The speech, once again a daring and utterly critical one for a candidate that America has not had a chance to get to know well, was delivered with more cadence and clarity than the electrifying keynote address he made to the 2004 Democratic National Convention in Boston. His rhythms had deepened and his diction was improved, and he used the magnificent language of several passages to their fullest. Many of those informally polled by the American Reporter afterwards said the speech met their expectations and reached the goals the campaign set for it - to reacquaint Americans with Obama, to spell out the changes he intends the country to make, and to directly rebut the charges the McCain campaign has made against him.
The 2004 convention nominated Sen. John F. Kerry - this year a key supporter of Sen. Obama - who came to his aid when the Illinois senator's remarkable fortunes briefly waned under withering fire from conservatives over his ties to a radical Chicago pastor, whom Obama was eventually forced to disown in a critically acclaimed speech on race relations in Philadelphia.
With Kerry came Sen. Ted Kennedy, presidential daughter Caroline Kennedy, and Maria Shriver, the wife of the present Republican Governor of California, Arnold Schwarzenegger. Lifting him through a rough patch with their broad popularity, they helped to ensure that Obama would go on to win the nomination, buoyed by crowds that grew exponentially, it seemed.
After defeating Sen. Hillary Rodham Clinton, the former First Lady who many expected to win the party's nomination without significant opposition, in 32 primaries (Clinton won 23), Obama strode with an easy confidence to the center stage of American politics, suddenly, unexpectedly and decisively the unchallenged hope of his party.
After the primaries, Obama spoke to more than 200,000 people in Berlin, and dozens of the Germans who listened there came to the United States Thursday night to listen to him again and join his large staff of volunteers.
Millions of new young Democrats who voted or will vote for the first time in November gave him broad personal and financial support that now remains the recurring nightmare of Republican party strategists.
All else being equal, it was not likely Obama could defeat war hero and three-term U.S. Sen. John McCain, but the massive influx of new, eager voters attracted by Obama's campaign into the Democratic Party has changed a near-static equilibrium that persisted through two decades of Republican power ushered in by Ronald Reagan and consolidated by Newt Gingrich to an ignominious end in the final term of President Bush.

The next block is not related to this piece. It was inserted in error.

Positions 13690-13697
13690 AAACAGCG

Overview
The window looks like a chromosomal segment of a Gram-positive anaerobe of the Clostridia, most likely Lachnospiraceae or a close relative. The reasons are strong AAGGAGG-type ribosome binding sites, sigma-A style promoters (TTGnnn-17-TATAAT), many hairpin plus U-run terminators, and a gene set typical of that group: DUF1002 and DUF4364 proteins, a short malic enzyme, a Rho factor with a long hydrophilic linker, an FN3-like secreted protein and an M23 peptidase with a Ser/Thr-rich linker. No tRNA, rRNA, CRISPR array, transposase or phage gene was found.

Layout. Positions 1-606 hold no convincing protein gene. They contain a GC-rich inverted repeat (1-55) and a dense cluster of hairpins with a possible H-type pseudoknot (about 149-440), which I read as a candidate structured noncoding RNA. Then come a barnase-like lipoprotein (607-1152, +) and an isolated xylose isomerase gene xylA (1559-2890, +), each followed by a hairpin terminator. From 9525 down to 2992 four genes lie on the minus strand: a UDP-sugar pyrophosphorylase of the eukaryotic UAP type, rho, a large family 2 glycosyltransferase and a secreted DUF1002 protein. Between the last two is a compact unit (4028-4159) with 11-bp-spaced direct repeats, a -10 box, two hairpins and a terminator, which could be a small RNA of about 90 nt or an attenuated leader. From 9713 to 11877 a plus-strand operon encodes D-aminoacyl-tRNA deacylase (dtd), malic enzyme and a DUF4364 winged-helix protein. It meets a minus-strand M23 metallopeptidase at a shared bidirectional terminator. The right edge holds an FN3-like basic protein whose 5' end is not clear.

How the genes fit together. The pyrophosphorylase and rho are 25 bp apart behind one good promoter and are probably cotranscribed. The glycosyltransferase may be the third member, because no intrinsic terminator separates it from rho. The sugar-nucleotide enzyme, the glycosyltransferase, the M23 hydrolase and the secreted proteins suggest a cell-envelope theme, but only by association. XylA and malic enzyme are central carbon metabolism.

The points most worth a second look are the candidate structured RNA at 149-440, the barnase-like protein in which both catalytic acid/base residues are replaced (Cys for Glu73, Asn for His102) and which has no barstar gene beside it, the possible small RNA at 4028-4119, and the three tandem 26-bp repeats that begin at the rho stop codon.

Speaking of McCain, Obama said "For over two decades, he's subscribed to that old, discredited Republican philosophy - give more and more to those with the most, and hope that prosperity trickles down to everyone else. In Washington, they call this the Ownership Society, but what it really means is: you're on your own," he said.
Entertained by music luminaries like Stevie Wonder, the crowd sat through hours of speeches and other presentations from 9 AM, when they first began to line up, to after 8 PM, when Obama's 44-minute speech began. The weather was extremely nice, with temperatures hovering just below 80 most of the day. The campaign had placed water bottles labeled "Change We Can Believe In" throughout the serpentine pathway to the stadium.
At 7 PM, the huge line of supporters entering the stadium through several winding miles of asphalt paths and parking lots and met by high-level security finally came to an end. Hundreds waited there at the last public gate in the vain hope they would be admitted when people stopped coming, but only those with tickets or official convention credentials were allowed in. Two American Reporter Correspondents who had signed up for press and community credentials months ago never received either and were turned away.
The far upper right field bleacher seats appeared to be near empty as the line finally straggled to its end, but that was deceptive. There was not a single seat available in the stadium when Obama was introduced by his Illinois colleague, U.S. Sen. Dick Durbin.
Some of those turned away luckily found a Mexican sports bar with wide, high windows that overlooks the field in a building that also was hosing a temporary Al-Jazeera studio. After a Latin band was persuaded not to play during the CNN report, the restaurant quickly became thronged with enthusiastic Obama supporters.
They watched the events at Invesco Field a few hundred yards away on giant screens normally reserved for sports - until the fireworks began. Then they thronged the windows and cheered the spectacular display.
American Reporter Correspondent Ted Manna is based near Denver, where he has covered convention activities and the presidential primary campaign for the past year. Joe Shea is Editor-in-Chief of The American Reporter and is in Denver for his fourth convention.